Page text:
PATRICIA DUFF

In Los Angeles in the 1980s and early 90s, she was known as Patricia Medavoy, married to film producer/executive Mike Medavoy. When the marriage ended, or was ending, it was said that billionaire businessman, Ronald Perelman kept his private jet on the tarmac at LAX, ready and waiting for her. He also bought her a mansion in Bel-Air to escape to. Whether this is true or not, it reflects the intense Perelman ardor that the tycoon felt for her at the time.

When her separation and divorce from Medavoy was occurring, it was said that she wanted to have a child and that Medavoy, already a father from a previous marriage, was not interested in fathering more. (He later married LA beauty Irena Ward with whom he has a son.)

When the l’affaire Perelman was occurring, it was likewise said that she was mainly interested in meeting a man who would agree to fathering a child. Others, taking into consideration his billionaire status, thought they saw some other motive.

After her divorce from Medavoy, the golden blonde moved to New York and began a relationship with Perelman that ended in marriage. Or ended with marriage. The couple did have a child, a lovely daughter named Caleigh and after that the Yellow Brick Road, if it ever was one, got real rocky, muddy and rutted. This was followed by a long, bitter and contentious divorce. Duff and Perelman, much of which focused, at least in the tabloids, on the custody of their daughter.

The tabloids and consequently public opinion was very hard on this woman whose beauty is at once astonishing and elusive. The woman herself, in person, is soft-spoken yet assertive when need be, kind, sensitive and a very good friend with intense liberal political and feminist interests.

In Los Angeles, when she was married to Medavoy she was an activist in Democratic Party politics as well as other environmental and political issues. After Jane Fonda , who was in the 70s and early 80s actively political for her then husband Tom Hayden's career, Duff was the most high profile entertainment industry-related female political figure in Los Angeles.

It was she who was instrumental in the mid-1980s in introducing Governor Bill Clinton to L. A. Democratic Party supporters and contributors. Clinton was relatively unknown in national party politics and was only one of many potential candidates and party leaders whom Duff presented to Southern California Democrats. She used her position as "Hollywood Wife" uniquely, gaining accessibility to national political, feminist and environmental figures. She quickly established herself as an independent and forceful individual in the forums she participated in. The Clinton connection rewarded her and Medavoy with White House access at the beginning of his Presidency.

In person, both men and women come away having met an astonishly beautiful woman, far more beautiful than many fashion models and movie stars. Yet she has a reserved friendliness about her that seems almost passive. The appeal is obvious in the ordinary sense: the wholesome prettiness, the complexion, the blue eyes, the blonde hair — a kind of All-American girl-next-door quality that gives her charisma.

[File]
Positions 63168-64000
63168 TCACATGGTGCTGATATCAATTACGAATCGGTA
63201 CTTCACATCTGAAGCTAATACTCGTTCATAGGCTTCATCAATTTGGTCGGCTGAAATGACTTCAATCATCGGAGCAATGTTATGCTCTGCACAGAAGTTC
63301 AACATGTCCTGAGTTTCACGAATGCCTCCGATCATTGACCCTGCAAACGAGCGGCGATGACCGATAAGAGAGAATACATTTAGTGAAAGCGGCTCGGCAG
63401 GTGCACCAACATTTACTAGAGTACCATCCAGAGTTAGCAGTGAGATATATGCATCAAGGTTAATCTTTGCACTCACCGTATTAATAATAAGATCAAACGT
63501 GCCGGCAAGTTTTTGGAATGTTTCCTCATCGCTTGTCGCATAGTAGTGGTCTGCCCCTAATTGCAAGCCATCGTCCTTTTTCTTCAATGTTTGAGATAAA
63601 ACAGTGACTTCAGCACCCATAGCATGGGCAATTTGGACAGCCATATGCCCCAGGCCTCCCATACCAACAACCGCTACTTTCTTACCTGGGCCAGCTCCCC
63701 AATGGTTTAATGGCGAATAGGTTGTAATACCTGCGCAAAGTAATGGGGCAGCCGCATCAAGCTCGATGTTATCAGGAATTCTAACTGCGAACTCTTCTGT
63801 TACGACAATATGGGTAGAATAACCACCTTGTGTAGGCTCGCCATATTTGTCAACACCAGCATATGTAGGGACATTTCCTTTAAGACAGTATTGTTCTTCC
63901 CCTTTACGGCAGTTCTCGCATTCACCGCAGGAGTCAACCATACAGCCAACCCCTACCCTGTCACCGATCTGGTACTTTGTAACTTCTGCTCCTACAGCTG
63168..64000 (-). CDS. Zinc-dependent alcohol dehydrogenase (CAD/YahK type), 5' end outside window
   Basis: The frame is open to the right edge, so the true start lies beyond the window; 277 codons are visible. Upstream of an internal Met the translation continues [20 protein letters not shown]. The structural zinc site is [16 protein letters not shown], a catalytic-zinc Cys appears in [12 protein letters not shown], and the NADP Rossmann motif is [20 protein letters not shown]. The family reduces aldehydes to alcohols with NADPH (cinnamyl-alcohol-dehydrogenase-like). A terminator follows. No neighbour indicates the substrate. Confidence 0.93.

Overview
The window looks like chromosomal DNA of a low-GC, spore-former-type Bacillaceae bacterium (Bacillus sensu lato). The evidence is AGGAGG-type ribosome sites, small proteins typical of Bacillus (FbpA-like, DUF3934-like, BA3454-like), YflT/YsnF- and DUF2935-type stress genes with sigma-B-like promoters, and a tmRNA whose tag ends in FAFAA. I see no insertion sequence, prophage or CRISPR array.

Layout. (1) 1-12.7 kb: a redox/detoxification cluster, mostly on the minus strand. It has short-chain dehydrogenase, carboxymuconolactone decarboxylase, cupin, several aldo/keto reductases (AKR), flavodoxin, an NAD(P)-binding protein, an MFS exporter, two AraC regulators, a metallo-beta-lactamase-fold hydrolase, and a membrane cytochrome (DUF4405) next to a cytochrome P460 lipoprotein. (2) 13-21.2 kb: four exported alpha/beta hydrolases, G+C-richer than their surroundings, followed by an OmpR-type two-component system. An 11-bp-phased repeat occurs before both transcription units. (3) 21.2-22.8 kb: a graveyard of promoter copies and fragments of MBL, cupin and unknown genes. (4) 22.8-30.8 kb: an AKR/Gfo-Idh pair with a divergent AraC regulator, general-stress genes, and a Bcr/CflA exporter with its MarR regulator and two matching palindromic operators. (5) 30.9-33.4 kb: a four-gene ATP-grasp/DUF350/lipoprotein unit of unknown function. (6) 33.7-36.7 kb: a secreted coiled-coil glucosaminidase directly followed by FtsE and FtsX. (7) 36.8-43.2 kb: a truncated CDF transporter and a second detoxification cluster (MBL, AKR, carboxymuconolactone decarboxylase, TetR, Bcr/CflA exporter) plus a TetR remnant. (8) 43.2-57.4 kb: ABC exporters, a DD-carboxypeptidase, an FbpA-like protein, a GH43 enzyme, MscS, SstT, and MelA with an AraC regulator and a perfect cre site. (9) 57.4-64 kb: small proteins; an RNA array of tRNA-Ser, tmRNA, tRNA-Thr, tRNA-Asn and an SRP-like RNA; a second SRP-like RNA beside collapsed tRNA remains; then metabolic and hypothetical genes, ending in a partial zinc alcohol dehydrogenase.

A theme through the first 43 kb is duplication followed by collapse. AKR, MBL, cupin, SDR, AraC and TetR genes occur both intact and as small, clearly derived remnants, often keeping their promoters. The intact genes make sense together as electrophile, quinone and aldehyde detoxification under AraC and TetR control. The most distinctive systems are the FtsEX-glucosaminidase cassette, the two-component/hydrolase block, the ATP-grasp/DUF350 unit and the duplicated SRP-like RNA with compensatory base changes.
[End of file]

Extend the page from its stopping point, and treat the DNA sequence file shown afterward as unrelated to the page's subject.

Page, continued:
There is no prima donna about her; she is not intimidating to approach or to meet. For a woman who commands so much attention, she is never "surrounded" by admirers. Like most of us, she might walk into a party alone (I've seen this happen a number of times), and like a lot of us, stand there alone, looking for someone familiar to speak to.
Women, almost without exception, and all types, tend to like her immediately, and she befriends easily. Men, in her presence, even without introduction are often instantly distracted by her.

It is the physical, the visceral. Her voice, her handshake, have a soft gentleness, like her complexion, her carriage and her bearing. This asset appears to be double-edged. It bestows attraction as well as the presumption that she manipulates men with it.

Her great allure and her short marriage to Perelman seemed at first to bring her exactly what she wanted: a child of her own. The price she paid for motherhood, however, turned out to be a cruel and absurdly rancorous notoriety hyped by the tabloids, implying, because of her magnetic beauty and her divorce demands, that money was her only real interest. The judge, in ruling over the child's custody, seemed to favor the father's demands.

Post-divorce, she settled into an Upper East Side townhouse with her daughter, spending her weekends at a house in Connecticut. Now, with all that behind her, she has finally settled into New York life, as a mother of a school-age child. There have been a number of men she’s been linked to, however briefly, like former Senator Torricelli, Frederic Fekkai and Mort Zuckerman. She and I had a conversation about single life after forty one night not long ago at a dinner party here in Manhattan. Hers, surprisingly, is pretty much solo, as far as male companionship is concerned, she confided; and she likes it that way because Motherhood, life with her daughter gives her a satisfaction and sense of completeness that can’t be found elsewhere: it’s her joy.

And like a lot of modern men and women, she has a web site: www.patriciaduff.net



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